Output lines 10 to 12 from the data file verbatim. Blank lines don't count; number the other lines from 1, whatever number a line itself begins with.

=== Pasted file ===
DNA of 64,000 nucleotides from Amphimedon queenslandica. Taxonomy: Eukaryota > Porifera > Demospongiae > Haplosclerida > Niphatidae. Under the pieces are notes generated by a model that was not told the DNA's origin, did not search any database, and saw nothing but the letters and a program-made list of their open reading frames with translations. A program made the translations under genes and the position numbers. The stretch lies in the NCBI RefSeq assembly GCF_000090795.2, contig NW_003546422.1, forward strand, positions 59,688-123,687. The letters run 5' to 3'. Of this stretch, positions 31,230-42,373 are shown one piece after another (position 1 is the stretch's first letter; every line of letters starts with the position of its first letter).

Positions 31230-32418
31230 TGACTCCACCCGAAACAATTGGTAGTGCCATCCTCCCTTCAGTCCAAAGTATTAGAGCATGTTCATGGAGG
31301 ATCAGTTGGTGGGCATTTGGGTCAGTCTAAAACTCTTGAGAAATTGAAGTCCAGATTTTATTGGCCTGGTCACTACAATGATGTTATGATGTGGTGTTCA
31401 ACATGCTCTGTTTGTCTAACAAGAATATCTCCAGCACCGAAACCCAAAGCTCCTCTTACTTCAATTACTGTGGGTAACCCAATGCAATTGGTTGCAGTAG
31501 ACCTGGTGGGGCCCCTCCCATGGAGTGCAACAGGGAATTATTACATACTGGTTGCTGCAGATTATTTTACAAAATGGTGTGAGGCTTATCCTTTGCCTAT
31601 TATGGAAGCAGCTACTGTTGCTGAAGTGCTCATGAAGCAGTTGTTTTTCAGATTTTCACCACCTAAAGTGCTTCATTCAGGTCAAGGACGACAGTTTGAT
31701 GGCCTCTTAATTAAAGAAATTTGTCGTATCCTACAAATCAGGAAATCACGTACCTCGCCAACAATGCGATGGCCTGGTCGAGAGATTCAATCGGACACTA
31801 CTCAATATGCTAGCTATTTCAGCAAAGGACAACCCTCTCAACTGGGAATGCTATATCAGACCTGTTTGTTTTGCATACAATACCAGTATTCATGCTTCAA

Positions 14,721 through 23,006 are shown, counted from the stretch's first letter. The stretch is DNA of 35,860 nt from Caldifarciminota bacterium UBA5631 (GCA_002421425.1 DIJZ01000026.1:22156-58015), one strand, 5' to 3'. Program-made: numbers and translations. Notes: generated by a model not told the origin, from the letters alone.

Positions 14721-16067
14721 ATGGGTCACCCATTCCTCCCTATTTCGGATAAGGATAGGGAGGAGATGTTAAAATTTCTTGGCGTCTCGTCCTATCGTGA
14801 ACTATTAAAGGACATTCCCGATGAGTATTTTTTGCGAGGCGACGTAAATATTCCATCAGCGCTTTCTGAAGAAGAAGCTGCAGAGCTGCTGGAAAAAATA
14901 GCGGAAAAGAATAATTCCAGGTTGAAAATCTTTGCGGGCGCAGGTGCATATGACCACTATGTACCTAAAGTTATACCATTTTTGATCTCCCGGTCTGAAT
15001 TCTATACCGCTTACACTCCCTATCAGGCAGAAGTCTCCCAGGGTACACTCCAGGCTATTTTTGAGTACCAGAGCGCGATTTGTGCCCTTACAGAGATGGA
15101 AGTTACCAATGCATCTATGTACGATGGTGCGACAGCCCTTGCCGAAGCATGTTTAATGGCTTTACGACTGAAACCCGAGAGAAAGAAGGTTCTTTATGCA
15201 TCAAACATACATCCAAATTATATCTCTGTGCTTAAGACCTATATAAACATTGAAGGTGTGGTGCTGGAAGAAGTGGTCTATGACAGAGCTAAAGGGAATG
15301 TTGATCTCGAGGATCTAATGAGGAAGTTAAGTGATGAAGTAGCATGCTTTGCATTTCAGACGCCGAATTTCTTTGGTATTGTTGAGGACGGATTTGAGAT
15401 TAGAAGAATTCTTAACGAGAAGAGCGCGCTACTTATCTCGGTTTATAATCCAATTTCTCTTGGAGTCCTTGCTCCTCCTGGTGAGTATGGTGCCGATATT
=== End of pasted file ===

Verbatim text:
Positions 14,721 through 23,006 are shown, counted from the stretch's first letter. The stretch is DNA of 35,860 nt from Caldifarciminota bacterium UBA5631 (GCA_002421425.1 DIJZ01000026.1:22156-58015), one strand, 5' to 3'. Program-made: numbers and translations. Notes: generated by a model not told the origin, from the letters alone.

Positions 14721-16067
14721 ATGGGTCACCCATTCCTCCCTATTTCGGATAAGGATAGGGAGGAGATGTTAAAATTTCTTGGCGTCTCGTCCTATCGTGA